Grounds refers to the area surrounding and belonging to a school, hospital, hotel, stately home, etc, usually enclosed by a wall or fence: ‘Parking within the hospital grounds is strictly prohibited.’
Land refers to (1) an area of ground that is owned or used by someone, or that is controlled by a particular country: ‘All the land from here to the stream belongs to the Pattersons.’‘Disagreements about land have led to many wars.’
(2) (also the land ) the part of the Earth’s surface that is not covered by water: ‘After three days at sea, I was looking forward to being on land again.’
Territory is the area that is controlled by a particular country, army or power: ‘One of the results of losing the war was that the country had to give up almost half its territory.’ ‘They had wandered by mistake into enemy territory.’
Soil is the material in which plants and trees grow: ‘This plant needs rich soil to grow well.’
BAD: The fire started at the seventh floor.
GOOD: The fire started on the seventh floor.
BAD: Room 229 was in the second floor.
GOOD: Room 229 was on the second floor.
on the ground/first/second etc floor (NOT in/at ): 'The canteen is downstairs, on the ground floor.'
BAD: If I would live in the countryside, I would be much healthier.
GOOD: If I lived in the countryside, I would be much healthier.
When you are talking about the present or the future and you imagine something that is untrue or unlikely, use the past tense ('lived') in the if clause (NOT would ): 'If I knew her address, I'd send her a postcard.' 'If I won a lot of money, I'd buy a new car.'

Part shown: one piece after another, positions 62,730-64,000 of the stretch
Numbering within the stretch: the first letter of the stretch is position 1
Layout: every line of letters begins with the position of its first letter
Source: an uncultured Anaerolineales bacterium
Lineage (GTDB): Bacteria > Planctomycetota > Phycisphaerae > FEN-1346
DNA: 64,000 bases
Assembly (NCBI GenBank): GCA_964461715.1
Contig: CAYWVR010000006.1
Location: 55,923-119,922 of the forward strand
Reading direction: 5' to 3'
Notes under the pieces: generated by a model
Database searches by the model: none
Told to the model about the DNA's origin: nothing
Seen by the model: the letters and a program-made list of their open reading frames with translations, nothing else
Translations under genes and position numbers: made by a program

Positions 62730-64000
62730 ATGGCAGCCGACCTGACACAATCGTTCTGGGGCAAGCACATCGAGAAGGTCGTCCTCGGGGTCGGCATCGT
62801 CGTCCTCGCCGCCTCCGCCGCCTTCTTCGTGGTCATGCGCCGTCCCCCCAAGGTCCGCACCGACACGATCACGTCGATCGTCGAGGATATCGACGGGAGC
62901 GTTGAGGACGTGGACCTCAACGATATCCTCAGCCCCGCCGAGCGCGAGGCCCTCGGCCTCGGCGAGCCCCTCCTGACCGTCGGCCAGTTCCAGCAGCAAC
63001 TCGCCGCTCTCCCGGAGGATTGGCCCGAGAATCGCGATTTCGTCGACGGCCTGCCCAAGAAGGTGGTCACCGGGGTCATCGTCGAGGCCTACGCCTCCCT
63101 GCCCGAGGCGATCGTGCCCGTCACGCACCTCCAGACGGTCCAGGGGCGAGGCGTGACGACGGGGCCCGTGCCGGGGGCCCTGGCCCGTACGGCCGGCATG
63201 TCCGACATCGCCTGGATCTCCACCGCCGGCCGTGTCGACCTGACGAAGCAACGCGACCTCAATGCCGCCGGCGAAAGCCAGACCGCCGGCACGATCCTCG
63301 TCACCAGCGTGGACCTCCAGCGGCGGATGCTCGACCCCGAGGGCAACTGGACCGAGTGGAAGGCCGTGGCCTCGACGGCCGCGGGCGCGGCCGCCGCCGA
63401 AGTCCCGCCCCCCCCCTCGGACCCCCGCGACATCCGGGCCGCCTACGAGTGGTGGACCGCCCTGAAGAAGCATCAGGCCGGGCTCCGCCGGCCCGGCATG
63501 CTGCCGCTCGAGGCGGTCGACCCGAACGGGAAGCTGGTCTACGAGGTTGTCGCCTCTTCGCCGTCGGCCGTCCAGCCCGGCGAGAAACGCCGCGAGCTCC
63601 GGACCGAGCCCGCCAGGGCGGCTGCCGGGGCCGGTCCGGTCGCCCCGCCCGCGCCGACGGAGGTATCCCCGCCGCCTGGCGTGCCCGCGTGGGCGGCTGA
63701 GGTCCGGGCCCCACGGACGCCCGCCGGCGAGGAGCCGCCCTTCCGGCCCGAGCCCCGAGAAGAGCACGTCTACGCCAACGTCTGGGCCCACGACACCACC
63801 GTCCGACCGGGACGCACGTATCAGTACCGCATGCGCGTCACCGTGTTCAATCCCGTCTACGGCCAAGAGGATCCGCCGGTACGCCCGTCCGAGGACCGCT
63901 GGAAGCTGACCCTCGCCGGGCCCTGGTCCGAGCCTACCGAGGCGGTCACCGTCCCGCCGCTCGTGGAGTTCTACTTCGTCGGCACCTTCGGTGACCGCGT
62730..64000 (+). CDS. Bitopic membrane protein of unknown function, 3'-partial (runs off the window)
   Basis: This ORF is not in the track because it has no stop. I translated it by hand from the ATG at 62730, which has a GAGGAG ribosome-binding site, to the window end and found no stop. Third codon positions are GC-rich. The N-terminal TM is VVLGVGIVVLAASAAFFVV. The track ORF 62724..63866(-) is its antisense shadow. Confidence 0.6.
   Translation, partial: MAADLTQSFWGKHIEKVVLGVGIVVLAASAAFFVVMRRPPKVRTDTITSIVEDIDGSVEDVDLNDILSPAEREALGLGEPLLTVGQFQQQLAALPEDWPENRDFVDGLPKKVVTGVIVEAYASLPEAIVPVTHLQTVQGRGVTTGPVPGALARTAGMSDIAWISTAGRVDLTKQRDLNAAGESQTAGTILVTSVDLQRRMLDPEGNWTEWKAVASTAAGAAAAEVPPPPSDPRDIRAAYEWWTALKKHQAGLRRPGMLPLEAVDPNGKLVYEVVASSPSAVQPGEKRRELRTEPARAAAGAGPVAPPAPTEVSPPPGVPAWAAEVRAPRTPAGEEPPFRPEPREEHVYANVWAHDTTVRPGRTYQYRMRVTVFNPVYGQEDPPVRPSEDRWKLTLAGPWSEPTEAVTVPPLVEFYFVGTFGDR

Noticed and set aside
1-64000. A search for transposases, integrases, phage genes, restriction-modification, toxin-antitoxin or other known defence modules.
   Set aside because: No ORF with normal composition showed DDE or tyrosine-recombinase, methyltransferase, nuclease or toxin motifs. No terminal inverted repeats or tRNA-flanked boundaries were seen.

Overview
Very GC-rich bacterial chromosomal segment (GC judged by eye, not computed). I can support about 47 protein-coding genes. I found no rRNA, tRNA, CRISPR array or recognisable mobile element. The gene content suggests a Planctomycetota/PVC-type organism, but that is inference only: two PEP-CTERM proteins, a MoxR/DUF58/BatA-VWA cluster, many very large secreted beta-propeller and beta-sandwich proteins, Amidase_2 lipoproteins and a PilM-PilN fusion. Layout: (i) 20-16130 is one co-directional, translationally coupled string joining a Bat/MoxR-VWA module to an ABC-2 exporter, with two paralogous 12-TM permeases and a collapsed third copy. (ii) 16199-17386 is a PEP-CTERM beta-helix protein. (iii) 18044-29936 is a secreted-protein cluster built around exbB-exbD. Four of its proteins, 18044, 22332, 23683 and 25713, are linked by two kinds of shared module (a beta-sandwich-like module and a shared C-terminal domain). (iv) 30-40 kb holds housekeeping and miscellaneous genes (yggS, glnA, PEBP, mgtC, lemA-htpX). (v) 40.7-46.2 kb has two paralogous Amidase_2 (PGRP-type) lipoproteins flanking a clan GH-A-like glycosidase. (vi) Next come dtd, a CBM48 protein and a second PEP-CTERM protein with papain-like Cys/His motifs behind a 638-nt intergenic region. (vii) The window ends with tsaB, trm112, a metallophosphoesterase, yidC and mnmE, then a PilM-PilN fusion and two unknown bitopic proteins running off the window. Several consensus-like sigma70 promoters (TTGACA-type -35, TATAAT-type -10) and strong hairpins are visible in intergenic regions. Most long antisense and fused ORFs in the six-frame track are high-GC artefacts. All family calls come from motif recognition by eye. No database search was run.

BAD: If you would have caught the earlier train, we could have travelled together.
GOOD: If you had caught the earlier train, we could have travelled together.
When you are talking about the past and you imagine something that is impossible, use the past perfect tense ('had caught') in the if clause (NOT would have ): 'If he hadn't got on the plane, he would still be alive.'
BAD: If you would have any more questions, I'll do my best to answer them.
GOOD: If you should have any more questions, I'll do my best to answer them.
When you are talking about the present or the future and you imagine something that is possible but unlikely, use if ... should (NOT if ... would ): 'If anyone should need me, I'll be back in half an hour.'
BAD: Switzerland produces goods with a very high quality.
GOOD: Switzerland produces goods of a very high quality.
of (a) high/low/poor quality (NOT with ): 'Japanese electrical products tend to be of much higher quality.'